WINDHOEK – Miss Namibia 2018, Selma Kamanya, has initiated a stand against cyberbullying following the beauty shaming of the 2019 Miss Namibia semi-finalists on social media platforms a month ago.
As part of her duty as a spokesperson to young people, last week Kamanya initiated a panel discussion at the Namibia University of Science and Technology (Nust) with the aim to inform and educate the youth to hold hands and stand up against cyberbullying in the country.
Cyberbullying is a form of bullying using electronic means and it has become increasingly common, especially among the youth in the country.
The panel discussion, whose aim was also to raise awareness on the dangers of gadgets and social media, was attended by social media specialists including digital creative director at Mo Shé Media, Dr Mohammed Shehu, and clinical psychologists Anina du Toit and Meunajo Tjiroze.
According to a local weekly newspaper, Namibian youth are at risk of being exposed to cyberbullying with the increasing access to mobile and computer gadgets.
Shehu, who is also the youngest Ph.D. holder in Namibia, said that social media is not problem, rather it is how people use it that is a problem.
“Social media is addictive and it was designed that way. Social media should be used by people who are ready to handle the consequence that comes with it,” Shehu added.
According to Tjiroze who is an expert in social media, cyberbullying among young people mostly stems from their spending a lot of time on social media platforms or watching too much television than engaging in social activities and getting to understand people better.
Tjiroze believes that cyberbullying does not emerge on its own; it also starts in people who are exposed to violence.
“Young people do not know how to navigate social media and parents should follow their children on social media platforms and monitor what they do, to avoid cyberbullying among young people,” she advised.
In reference to the 2019 semi-finalists, one of the contestants who was bullied and criticised because of her physical appearance was Rejoice Marowa, who seemed to be strong and never gave up on competing for one of the top 12 finalists positions despite all the social media criticism.
Alvaro media group founder Kalistu Mukoroli blamed the organisers of Miss Namibia 2019 for not stopping comments on their social media pages when they noticed that “things were getting out of hand” and their contestants were being treated harshly.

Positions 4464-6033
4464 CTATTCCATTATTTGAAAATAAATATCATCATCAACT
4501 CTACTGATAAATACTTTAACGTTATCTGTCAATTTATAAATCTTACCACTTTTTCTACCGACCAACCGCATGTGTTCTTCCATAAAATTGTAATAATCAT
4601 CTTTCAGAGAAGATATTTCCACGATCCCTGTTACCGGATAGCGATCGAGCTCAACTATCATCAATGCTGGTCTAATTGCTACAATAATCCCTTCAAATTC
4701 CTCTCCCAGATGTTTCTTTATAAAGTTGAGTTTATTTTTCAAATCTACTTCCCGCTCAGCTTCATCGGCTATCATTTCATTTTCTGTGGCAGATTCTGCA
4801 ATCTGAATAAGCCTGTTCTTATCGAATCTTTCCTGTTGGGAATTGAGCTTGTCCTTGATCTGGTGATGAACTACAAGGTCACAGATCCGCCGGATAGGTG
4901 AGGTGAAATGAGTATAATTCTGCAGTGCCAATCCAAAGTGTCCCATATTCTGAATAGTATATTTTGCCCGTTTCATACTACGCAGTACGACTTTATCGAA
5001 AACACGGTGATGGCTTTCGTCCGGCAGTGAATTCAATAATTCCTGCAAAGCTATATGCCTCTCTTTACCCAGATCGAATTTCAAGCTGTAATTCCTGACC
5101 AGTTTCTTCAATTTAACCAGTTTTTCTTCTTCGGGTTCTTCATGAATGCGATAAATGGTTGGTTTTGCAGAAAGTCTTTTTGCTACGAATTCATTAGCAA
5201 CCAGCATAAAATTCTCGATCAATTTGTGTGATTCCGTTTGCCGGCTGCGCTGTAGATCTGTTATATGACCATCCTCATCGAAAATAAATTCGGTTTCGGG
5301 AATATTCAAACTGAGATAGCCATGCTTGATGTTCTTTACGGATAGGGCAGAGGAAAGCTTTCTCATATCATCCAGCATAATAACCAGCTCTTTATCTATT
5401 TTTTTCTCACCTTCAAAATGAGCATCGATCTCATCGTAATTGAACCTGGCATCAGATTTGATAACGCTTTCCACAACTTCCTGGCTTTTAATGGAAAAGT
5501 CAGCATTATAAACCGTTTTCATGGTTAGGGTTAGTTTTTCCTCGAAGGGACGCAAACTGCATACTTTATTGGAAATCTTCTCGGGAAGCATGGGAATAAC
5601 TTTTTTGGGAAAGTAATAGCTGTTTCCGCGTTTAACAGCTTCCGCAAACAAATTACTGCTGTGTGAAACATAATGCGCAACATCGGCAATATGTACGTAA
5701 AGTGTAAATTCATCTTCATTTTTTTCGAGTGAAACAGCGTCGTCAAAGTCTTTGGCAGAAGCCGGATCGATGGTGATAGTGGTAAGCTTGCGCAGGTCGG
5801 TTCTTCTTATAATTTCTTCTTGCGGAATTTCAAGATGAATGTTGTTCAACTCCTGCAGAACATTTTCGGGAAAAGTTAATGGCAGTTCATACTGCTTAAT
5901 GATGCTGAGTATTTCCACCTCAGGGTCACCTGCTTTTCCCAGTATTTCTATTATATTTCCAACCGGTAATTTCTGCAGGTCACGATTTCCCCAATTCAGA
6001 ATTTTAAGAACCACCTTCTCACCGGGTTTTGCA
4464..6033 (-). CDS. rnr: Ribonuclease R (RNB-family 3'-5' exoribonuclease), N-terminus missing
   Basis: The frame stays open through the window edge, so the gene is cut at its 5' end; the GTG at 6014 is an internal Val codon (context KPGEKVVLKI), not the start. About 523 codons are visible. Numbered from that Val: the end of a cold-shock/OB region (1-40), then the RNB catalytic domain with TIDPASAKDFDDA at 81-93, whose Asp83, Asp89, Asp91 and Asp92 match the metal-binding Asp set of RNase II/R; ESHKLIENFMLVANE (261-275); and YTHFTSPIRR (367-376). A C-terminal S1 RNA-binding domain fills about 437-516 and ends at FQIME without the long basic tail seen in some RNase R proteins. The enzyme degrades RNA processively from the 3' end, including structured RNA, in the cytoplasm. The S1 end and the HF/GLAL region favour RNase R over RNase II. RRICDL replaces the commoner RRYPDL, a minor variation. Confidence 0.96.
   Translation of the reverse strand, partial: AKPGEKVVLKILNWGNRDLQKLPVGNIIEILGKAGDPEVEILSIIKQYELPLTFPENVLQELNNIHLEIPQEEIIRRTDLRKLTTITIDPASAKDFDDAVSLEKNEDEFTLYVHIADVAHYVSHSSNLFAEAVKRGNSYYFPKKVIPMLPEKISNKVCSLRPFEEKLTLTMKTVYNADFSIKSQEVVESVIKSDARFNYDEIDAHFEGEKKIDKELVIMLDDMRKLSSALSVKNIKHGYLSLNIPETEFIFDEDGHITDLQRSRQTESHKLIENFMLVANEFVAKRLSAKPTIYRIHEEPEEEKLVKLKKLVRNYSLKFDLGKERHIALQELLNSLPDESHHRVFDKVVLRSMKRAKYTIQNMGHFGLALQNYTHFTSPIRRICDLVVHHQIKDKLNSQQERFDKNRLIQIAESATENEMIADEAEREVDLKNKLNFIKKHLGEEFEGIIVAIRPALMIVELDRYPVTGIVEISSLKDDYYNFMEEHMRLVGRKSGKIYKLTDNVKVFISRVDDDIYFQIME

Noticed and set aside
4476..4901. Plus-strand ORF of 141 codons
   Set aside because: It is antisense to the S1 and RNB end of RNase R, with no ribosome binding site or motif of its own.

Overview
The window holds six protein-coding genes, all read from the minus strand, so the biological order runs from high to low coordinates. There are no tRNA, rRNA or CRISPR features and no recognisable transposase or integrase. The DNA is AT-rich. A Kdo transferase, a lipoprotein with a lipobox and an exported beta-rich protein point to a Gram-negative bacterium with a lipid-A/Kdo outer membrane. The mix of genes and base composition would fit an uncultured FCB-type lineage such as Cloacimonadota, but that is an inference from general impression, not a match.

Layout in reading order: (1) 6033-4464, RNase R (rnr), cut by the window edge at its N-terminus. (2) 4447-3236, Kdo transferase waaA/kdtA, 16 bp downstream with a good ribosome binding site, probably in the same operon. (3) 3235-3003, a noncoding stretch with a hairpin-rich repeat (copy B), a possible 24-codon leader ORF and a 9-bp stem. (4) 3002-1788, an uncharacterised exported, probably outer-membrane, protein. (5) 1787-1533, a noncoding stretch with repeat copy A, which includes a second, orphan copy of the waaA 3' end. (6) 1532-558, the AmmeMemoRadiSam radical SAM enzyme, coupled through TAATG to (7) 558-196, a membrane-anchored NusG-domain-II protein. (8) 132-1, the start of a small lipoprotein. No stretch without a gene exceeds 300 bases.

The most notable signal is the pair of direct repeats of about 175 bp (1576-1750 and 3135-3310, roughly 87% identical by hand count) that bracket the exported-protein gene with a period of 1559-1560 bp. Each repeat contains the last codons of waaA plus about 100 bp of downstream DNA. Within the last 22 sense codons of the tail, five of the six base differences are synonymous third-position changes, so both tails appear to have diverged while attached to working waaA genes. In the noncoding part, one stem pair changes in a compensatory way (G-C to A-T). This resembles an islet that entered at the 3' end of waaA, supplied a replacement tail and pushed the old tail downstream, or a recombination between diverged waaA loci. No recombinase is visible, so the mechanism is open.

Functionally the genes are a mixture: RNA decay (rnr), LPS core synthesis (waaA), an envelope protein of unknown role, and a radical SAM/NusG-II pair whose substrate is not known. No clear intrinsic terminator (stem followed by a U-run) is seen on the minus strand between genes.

He added: “The organisers could have done something about it because when they uploaded pictures of the semi-finalists, they were ready for all kinds of comments.”
Namibian social media Influencer and television personality Nguvitjita Mberirua was also part of the panel discussion and as a victim of cyberbullying she shared the message of hope to other young people.
“It takes someone with a strong character to overcome cyberbullying. Cyberbullying totally breaks people down. Bullies do not only talk about your physical appearance, they also attack your career, your personal life and your family,” the emotional Mberirua said, adding that it takes time to heal after being bullied.
Mberirua urged the victims of cyberbullying to always look for therapy to re-discover themselves. “When you are bullied on social media, take a break from social media to overcome and heal,” said Mberirua.
Patricia Muteka, a 16-year-old learner at Delta Secondary School said that among her fellow learners cyberbullying is caused by people who find pleasure in trying to make themselves superior by making others feel inferior.
Muteka, who said she is addicted to social media and that she cannot live without her mobile phone, opined that spending a lot of time on social media has drastically contributed to cyberbullying.
“Psychologically, if someone spends more time on screens, it affects their health and the cognitive ability among children. People should not spend more than two hours a day on screen. It increases anxiety in children and reduces their thinking capabilities,” Du Toit stressed.